We’re kicking off the official blog tour for Rose & Thorn by Sarah Prineas today, and we couldn’t be more thrilled. This is a new twist on the fairy tale classic Sleeping Beauty, and today Sarah stops by the blog for a fun Q&A. Be sure to keep reading for your chance to win a copy of the book!
Fairytale fans are probably used to retellings taking the old stories and turning them upside-down, so they might not be too surprised to find that the “prince” character (he’s not really a prince) (that’s not a spoiler) is the one who has to be awakened, and the “beauty” carries an axe.
Will readers who haven’t read ASH & BRAMBLE yet be comfortable starting with ROSE & THORN, or are they meant to be read in order?
They are companion novels, so you don’t have to read Ash & Bramble first, though the characters from that book are mentioned, almost like historical figures.
I love re-tellings of classic fairy tales; and it seems to be a trend that has existed for a long time (I mean, even going back to how these stories originated, being told orally for ages before Grimm, Andersen, etc. wrote them down). What do you think it is about these stories that continue to draw us in as readers and creators?
In some ways, Ash & Bramble and Rose & Thorn are all about the power of those stories to draw us in, maybe because they make the world make sense; they give people clearly defined roles; they reward good behavior and punish those who are evil—in a way that real life does not. The old stories are comforting in that way. The retellings push back against some of those traditional fairy tale elements in that they ask questions, upend expectations, redefine characters. In a way, the retellings make the old stories work for a more liberated, modern readership.
Your books very much embrace the idea of “writing your own story.” What advice do you have for readers wanting to “write their own story” in their own lives?
I love this question! I think it’s important for people to think critically, to examine the narratives that shape them and ask whether they are stories to live by, or not. For example, a narrative that shapes a lot of little girls in the U.S. is the Disney princess story. And we know where that one ends. What about girls who don’t want to end up with a prince-like guy? Where’s the room for her in that story? And while Disney has attempted to expand the narrative—to make it apply to a more diverse set of girls—it’s still very, very limited. So much of popular culture is limited in the same way; the portrayal of women in TV and movies is … well, it’s appalling. I think that by pushing back against that kind of constant cultural pressure is one way that we can write our “own stories.”
Must-have writing snack?
Song that always gets you dancing or moving?
“Superstitious” by Stevie Wonder
Pick an Avenger.
Black Widow, of course.
(is the same color as my hair)
Scented candle:what’s it smell like?
Probably not, but if I had one it would be pine scented.
5 things that are in your writing space
Couch, coffee cup (with coffee in it), dog, dog, laptop.
Thank you for stopping by, Sarah! And now, here’s more about her books:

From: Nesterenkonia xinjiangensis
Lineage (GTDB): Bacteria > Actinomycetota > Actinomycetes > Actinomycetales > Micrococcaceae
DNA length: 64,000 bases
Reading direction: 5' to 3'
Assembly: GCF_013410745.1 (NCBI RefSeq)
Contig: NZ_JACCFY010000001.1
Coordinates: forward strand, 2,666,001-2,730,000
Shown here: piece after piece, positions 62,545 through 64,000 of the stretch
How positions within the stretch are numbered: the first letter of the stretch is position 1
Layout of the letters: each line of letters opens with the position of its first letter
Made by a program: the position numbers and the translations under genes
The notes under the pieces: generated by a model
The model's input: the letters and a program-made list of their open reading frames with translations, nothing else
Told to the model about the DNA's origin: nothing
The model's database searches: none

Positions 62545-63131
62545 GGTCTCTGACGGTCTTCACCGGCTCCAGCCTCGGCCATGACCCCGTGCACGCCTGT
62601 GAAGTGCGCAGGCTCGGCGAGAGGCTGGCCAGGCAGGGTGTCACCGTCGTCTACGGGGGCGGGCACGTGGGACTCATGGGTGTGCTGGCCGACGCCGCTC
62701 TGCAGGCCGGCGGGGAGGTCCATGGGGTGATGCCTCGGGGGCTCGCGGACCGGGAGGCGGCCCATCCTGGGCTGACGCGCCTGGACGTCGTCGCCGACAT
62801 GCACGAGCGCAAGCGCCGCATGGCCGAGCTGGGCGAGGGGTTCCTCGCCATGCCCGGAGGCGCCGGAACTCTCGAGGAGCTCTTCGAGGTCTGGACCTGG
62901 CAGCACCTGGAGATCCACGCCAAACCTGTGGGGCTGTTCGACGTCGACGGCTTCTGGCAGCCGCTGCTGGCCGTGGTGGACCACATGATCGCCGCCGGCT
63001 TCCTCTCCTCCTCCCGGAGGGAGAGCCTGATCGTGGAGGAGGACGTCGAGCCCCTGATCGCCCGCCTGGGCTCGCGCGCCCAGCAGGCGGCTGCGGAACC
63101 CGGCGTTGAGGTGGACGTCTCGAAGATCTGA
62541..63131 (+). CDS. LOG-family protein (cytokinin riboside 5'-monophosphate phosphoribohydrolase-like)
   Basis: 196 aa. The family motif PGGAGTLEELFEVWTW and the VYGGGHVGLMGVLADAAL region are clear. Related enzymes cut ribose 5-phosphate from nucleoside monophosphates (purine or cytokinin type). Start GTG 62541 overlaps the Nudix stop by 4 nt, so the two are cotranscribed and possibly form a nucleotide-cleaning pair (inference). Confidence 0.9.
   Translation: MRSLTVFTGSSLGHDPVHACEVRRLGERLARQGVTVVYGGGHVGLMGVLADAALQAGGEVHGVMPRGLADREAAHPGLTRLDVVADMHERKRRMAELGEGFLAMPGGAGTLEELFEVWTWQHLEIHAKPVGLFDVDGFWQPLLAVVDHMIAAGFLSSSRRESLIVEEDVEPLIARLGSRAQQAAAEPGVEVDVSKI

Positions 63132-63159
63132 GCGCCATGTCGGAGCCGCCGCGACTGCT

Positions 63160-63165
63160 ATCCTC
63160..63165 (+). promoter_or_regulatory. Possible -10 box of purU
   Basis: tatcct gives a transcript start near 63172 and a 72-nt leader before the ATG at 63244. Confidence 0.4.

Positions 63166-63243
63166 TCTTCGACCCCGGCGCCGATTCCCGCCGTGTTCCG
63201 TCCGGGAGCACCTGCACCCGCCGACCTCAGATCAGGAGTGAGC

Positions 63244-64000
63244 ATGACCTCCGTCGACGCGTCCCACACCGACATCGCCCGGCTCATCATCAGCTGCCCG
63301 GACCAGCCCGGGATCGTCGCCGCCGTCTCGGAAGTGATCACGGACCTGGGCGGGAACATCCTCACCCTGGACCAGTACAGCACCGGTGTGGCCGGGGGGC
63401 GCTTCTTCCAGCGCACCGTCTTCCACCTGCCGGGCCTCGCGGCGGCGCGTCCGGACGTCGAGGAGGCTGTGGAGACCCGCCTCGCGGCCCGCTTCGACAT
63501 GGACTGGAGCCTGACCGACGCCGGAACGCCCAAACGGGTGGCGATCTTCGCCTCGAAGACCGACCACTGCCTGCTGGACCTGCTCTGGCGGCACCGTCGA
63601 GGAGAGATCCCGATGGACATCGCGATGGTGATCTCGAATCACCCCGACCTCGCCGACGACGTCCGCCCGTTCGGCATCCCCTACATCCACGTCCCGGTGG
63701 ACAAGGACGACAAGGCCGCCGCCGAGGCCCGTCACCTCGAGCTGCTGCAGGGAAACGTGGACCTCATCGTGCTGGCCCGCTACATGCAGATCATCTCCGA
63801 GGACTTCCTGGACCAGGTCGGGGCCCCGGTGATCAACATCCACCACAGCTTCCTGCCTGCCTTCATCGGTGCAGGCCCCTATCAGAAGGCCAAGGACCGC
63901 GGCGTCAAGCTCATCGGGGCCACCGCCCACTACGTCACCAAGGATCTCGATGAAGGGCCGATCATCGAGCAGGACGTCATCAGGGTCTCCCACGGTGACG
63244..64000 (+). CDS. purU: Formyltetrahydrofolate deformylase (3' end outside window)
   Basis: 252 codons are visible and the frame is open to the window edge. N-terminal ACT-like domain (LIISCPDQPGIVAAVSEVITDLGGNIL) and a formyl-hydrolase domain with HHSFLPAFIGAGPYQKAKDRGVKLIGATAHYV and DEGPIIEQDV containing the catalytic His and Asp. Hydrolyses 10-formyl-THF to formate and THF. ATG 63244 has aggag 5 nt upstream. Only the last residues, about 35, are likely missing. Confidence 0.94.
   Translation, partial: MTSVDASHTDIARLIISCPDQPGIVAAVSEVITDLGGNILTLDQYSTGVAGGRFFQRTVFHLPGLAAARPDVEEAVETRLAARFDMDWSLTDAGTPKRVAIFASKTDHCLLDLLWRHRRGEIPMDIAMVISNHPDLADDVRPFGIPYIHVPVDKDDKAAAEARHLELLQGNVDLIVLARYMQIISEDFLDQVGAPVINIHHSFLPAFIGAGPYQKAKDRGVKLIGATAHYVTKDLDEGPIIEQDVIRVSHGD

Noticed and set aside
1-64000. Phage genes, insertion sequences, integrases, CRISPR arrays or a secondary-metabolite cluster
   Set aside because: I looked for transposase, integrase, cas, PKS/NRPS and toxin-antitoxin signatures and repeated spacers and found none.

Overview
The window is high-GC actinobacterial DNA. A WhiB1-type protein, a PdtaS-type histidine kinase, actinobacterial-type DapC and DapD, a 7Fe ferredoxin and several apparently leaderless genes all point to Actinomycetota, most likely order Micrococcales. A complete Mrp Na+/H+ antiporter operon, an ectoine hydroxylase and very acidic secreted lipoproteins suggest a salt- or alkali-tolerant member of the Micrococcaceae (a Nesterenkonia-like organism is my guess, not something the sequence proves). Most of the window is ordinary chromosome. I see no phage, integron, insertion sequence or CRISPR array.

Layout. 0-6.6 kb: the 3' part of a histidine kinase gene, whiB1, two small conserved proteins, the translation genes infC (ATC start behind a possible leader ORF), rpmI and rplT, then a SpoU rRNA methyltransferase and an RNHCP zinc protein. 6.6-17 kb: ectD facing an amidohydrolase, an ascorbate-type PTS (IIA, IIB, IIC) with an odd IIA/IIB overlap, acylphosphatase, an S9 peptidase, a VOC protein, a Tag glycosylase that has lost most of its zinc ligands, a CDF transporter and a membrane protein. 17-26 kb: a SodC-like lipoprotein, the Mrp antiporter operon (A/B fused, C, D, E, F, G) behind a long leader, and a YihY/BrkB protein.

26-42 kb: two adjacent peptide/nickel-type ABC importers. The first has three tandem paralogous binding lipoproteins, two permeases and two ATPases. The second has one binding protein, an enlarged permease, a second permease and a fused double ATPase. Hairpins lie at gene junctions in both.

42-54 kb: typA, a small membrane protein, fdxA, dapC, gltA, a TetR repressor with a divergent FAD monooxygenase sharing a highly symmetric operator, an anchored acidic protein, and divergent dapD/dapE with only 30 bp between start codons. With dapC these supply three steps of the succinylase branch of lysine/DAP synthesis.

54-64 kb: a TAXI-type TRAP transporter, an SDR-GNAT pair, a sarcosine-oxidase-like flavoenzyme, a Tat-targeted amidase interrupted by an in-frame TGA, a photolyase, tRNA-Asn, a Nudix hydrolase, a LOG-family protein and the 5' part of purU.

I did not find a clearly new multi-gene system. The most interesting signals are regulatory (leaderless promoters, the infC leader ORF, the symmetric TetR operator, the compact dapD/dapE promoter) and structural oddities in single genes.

This beauty isn’t sleeping! Sarah Prineas’s darkly imaginative retelling breaks down the classic story of Sleeping Beauty in a big, bold way. Brimming with action and romance, beautiful Rose must escape the curse that will force the kingdom to fall into a century-long slumber and fights for the freedom to find her own happily ever after.
After the spell protecting her is destroyed, Rose seeks safety in the world outside the valley she had called home. She’s been kept hidden all her life to delay the three curses she was born with, curses that will have drastic consequences if they take effect. Accompanied by the handsome and mysterious Griff and Quirk, his witty and warmhearted partner, Rose tries to escape from the ties that bind her to this forced fairy tale. But will the path they take lead them to freedom, or will it bring them straight into the prescribed story they are trying to avoid?
Set in the world of Prineas’s Ash & Bramble fifty years later, Rose & Thorn is a powerful retelling of Sleeping Beauty. If you like your fairy tales dark, your heroines daring, and your suitors dashing, this is the book for you.
About Ash & Bramble:
The tale of Cinderella has been retold countless times. But what you know is not the true story.
Pin has no recollection of who she is or how she got to the Godmother’s fortress. She only knows that she is a Seamstress, working day in and out to make ball gowns fit for fairy tales. But she longs to forsake her backbreaking servitude and dares to escape with the brave young Shoemaker.
Pin isn’t free for long before she’s captured again and forced to live the new life the Godmother chooses for her—a fairy tale story, complete with a charming prince—instead of finding her own happily ever after.
Sarah Prineas’s bold fairy tale retelling is a dark and captivating world where swords are more fitting than slippers, young shoemakers are just as striking as princes, and a heroine is more than ready to rescue herself before the clock strikes midnight.
Hi there! I’m Sarah Prineas, author of the Magic Thief series published in the US by HarperCollins and in 17 other languages around the world, and the Winterling trilogy. I live in rural Iowa with my mad scientist husband, two kids, and two cats. My next book is called Ash & Bramble, and it’s a YA.
Here’s my website and and here’s my book website (with games, wallpaper, and extras!).
- 10/10/2016- Novel Novice– Interview
- 10/11/2016- A Dream Within A Dream– Review
- 10/12/2016 Seeing Double In Neverland– Guest Post
- 10/13/2016- Mom with a Reading Problem– Review
- 10/14/2016- Two Chicks on Books– Interview
- 10/17/2016- Once Upon a Twilight– Review
- 10/18/2016- YaReads– Guest Post
- 10/19/2016- Eli to the nth– Review
- 10/20/2016- The Cover Contessa– Interview
- 10/21/2016- Mundie Moms– Review